Anyone thinking about growing forages this year better act sooner than later.
Strong cattle values coupled with low grain and oilseed prices is shifting marginal acres back to forages, Kevin Shaw, sales and marketing representative at Pickseed, said at the recent Alberta Forage Industry Network annual general meeting.
And there’s not an excess of forage seed around given that yields were only average last year, he added.
“Forage seed supply is going to be a little on the tight side,” said Shaw. “My phone is really heating up.”
Alfalfa seed is mainly grown on contract, making it the most stable seed supply for the upcoming year. Grass seeds — bromes and fescues — are produced on an open-contract basis, so “those fields can get worked under pretty quickly” in favour of more profitable crops, he said.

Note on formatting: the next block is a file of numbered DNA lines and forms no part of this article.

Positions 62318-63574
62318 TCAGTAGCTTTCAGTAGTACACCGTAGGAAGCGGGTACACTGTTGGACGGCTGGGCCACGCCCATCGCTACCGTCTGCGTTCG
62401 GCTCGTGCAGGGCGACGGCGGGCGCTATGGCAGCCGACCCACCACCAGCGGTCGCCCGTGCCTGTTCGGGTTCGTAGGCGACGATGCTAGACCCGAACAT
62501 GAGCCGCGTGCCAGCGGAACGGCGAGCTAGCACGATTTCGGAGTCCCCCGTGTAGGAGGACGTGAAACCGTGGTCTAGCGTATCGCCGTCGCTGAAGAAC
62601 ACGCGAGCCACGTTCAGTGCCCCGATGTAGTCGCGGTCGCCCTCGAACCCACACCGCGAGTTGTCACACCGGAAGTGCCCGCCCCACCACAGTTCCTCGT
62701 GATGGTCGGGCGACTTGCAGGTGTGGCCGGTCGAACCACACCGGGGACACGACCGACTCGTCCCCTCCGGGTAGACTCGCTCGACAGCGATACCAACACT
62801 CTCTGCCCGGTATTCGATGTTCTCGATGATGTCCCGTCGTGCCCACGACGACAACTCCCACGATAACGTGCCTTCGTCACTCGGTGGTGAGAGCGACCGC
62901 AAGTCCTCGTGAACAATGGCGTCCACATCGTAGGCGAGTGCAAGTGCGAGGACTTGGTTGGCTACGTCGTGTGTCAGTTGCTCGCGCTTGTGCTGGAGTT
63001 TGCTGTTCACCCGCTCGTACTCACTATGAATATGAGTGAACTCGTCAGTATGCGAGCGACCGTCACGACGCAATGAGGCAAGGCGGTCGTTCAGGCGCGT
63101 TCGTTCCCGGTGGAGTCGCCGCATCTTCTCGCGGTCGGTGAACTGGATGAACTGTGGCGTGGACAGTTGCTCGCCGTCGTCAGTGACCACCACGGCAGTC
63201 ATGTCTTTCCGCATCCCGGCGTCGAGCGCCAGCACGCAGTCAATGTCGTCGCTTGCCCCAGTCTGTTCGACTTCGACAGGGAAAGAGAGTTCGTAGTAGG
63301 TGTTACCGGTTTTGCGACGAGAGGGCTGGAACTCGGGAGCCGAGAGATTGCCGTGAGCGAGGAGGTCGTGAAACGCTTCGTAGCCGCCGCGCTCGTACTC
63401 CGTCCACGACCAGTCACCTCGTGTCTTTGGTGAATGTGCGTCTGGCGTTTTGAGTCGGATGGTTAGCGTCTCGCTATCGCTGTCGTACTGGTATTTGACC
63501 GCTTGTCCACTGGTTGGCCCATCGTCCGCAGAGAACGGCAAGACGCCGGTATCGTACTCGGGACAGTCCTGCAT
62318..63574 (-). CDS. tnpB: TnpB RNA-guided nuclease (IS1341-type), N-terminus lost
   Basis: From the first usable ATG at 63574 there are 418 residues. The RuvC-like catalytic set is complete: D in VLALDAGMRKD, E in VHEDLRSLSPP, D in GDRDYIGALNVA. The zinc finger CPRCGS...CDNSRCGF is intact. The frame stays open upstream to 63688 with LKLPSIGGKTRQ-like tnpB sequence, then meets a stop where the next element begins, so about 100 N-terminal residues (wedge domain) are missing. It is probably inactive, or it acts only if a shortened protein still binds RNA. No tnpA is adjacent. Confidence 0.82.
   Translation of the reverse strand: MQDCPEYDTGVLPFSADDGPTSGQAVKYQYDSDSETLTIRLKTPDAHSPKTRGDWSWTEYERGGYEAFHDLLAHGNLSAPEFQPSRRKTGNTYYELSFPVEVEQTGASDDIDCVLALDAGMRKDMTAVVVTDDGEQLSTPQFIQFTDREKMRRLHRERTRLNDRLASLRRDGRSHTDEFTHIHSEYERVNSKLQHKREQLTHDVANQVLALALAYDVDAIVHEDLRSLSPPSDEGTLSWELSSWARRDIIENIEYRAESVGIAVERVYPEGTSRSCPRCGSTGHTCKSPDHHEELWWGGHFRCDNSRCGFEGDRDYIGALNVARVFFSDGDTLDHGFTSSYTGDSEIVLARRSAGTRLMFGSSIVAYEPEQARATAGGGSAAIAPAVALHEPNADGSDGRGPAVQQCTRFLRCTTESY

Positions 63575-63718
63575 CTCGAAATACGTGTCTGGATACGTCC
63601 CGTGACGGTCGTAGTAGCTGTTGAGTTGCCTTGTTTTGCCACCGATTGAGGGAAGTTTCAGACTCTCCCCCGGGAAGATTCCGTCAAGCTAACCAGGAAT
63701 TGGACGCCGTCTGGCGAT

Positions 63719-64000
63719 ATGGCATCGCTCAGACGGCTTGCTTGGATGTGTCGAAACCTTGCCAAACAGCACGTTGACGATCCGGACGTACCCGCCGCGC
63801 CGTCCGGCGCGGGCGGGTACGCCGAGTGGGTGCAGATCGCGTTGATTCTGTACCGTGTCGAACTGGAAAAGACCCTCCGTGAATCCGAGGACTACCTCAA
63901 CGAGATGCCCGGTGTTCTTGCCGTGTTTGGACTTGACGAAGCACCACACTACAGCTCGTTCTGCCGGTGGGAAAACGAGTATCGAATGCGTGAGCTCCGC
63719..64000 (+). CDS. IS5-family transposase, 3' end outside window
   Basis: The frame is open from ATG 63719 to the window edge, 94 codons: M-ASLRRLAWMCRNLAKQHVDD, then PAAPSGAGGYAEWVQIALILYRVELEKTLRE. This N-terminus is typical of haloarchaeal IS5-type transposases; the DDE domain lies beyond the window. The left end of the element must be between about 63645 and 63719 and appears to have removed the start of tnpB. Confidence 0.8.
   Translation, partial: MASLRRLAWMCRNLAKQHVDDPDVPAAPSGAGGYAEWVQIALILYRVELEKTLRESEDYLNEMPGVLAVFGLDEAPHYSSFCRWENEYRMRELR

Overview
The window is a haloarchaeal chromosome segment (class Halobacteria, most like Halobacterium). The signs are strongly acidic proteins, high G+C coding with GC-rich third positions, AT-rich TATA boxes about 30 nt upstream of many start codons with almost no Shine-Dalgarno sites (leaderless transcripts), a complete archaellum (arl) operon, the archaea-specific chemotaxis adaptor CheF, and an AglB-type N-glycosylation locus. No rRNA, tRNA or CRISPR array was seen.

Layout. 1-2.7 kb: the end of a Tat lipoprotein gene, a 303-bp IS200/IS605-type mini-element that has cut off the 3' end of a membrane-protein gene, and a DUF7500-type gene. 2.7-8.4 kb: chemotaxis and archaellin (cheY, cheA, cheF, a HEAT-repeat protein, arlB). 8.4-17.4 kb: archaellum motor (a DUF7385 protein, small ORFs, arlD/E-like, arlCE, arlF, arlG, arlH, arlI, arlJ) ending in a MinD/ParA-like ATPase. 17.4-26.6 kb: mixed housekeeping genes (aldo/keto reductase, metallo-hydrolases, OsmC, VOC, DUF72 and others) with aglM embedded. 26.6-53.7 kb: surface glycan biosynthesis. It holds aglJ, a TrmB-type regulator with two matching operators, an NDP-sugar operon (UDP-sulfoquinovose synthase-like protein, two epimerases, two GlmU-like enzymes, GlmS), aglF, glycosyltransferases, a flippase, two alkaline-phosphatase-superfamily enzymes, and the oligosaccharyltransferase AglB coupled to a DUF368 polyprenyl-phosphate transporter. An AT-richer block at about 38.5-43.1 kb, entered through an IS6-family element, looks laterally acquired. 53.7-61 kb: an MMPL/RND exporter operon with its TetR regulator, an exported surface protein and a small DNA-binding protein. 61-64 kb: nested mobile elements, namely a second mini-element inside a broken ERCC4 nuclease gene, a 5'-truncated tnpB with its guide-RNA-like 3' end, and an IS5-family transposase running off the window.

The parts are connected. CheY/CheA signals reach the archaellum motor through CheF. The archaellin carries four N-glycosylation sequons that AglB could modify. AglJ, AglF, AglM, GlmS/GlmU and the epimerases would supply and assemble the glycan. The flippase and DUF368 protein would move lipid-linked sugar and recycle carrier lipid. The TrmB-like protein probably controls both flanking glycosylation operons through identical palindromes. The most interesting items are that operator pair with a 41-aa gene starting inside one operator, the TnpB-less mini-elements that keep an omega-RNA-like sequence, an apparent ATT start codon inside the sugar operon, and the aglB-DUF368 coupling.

“A couple years ago when canola was going to be everybody’s golden goose, a lot of those acres got ripped out and put into annual crops.”
Even with the tight supply, Shaw said producers should be able to find seed even if they have to wait until later in the season. But they may not get the quality or type of seed they want, he added.
“You better speak for your grass seeds sooner rather than later.”